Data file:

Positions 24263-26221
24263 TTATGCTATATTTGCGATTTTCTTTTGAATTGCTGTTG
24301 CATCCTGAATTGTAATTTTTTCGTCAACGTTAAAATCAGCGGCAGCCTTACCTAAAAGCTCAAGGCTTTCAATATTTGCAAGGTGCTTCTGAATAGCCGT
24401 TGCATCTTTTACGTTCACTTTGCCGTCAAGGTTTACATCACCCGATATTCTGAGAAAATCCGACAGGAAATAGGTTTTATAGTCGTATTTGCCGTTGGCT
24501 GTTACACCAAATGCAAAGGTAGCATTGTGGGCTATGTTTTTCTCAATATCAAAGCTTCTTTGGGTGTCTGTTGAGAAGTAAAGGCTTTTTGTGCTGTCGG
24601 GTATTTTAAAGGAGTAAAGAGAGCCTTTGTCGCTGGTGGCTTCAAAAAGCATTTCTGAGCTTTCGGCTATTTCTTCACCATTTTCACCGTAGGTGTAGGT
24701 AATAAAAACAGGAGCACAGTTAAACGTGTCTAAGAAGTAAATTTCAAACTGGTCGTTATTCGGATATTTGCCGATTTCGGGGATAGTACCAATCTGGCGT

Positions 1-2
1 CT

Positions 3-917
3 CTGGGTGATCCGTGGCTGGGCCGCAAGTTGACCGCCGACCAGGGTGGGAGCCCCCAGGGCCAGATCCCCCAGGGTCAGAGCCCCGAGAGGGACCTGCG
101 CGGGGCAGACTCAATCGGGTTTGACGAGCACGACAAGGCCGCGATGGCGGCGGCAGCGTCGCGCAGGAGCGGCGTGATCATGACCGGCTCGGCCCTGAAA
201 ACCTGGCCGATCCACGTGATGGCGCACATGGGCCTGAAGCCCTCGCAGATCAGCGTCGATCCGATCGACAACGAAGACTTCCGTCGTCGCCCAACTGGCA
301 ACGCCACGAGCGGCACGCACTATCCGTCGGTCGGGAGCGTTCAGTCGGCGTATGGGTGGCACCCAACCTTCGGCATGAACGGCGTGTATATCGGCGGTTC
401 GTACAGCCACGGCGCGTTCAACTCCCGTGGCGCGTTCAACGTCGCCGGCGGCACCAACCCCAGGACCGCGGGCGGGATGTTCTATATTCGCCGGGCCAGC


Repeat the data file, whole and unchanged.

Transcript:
Positions 24263-26221
24263 TTATGCTATATTTGCGATTTTCTTTTGAATTGCTGTTG
24301 CATCCTGAATTGTAATTTTTTCGTCAACGTTAAAATCAGCGGCAGCCTTACCTAAAAGCTCAAGGCTTTCAATATTTGCAAGGTGCTTCTGAATAGCCGT
24401 TGCATCTTTTACGTTCACTTTGCCGTCAAGGTTTACATCACCCGATATTCTGAGAAAATCCGACAGGAAATAGGTTTTATAGTCGTATTTGCCGTTGGCT
24501 GTTACACCAAATGCAAAGGTAGCATTGTGGGCTATGTTTTTCTCAATATCAAAGCTTCTTTGGGTGTCTGTTGAGAAGTAAAGGCTTTTTGTGCTGTCGG
24601 GTATTTTAAAGGAGTAAAGAGAGCCTTTGTCGCTGGTGGCTTCAAAAAGCATTTCTGAGCTTTCGGCTATTTCTTCACCATTTTCACCGTAGGTGTAGGT
24701 AATAAAAACAGGAGCACAGTTAAACGTGTCTAAGAAGTAAATTTCAAACTGGTCGTTATTCGGATATTTGCCGATTTCGGGGATAGTACCAATCTGGCGT

Positions 1-2
1 CT

Positions 3-917
3 CTGGGTGATCCGTGGCTGGGCCGCAAGTTGACCGCCGACCAGGGTGGGAGCCCCCAGGGCCAGATCCCCCAGGGTCAGAGCCCCGAGAGGGACCTGCG
101 CGGGGCAGACTCAATCGGGTTTGACGAGCACGACAAGGCCGCGATGGCGGCGGCAGCGTCGCGCAGGAGCGGCGTGATCATGACCGGCTCGGCCCTGAAA
201 ACCTGGCCGATCCACGTGATGGCGCACATGGGCCTGAAGCCCTCGCAGATCAGCGTCGATCCGATCGACAACGAAGACTTCCGTCGTCGCCCAACTGGCA
301 ACGCCACGAGCGGCACGCACTATCCGTCGGTCGGGAGCGTTCAGTCGGCGTATGGGTGGCACCCAACCTTCGGCATGAACGGCGTGTATATCGGCGGTTC
401 GTACAGCCACGGCGCGTTCAACTCCCGTGGCGCGTTCAACGTCGCCGGCGGCACCAACCCCAGGACCGCGGGCGGGATGTTCTATATTCGCCGGGCCAGC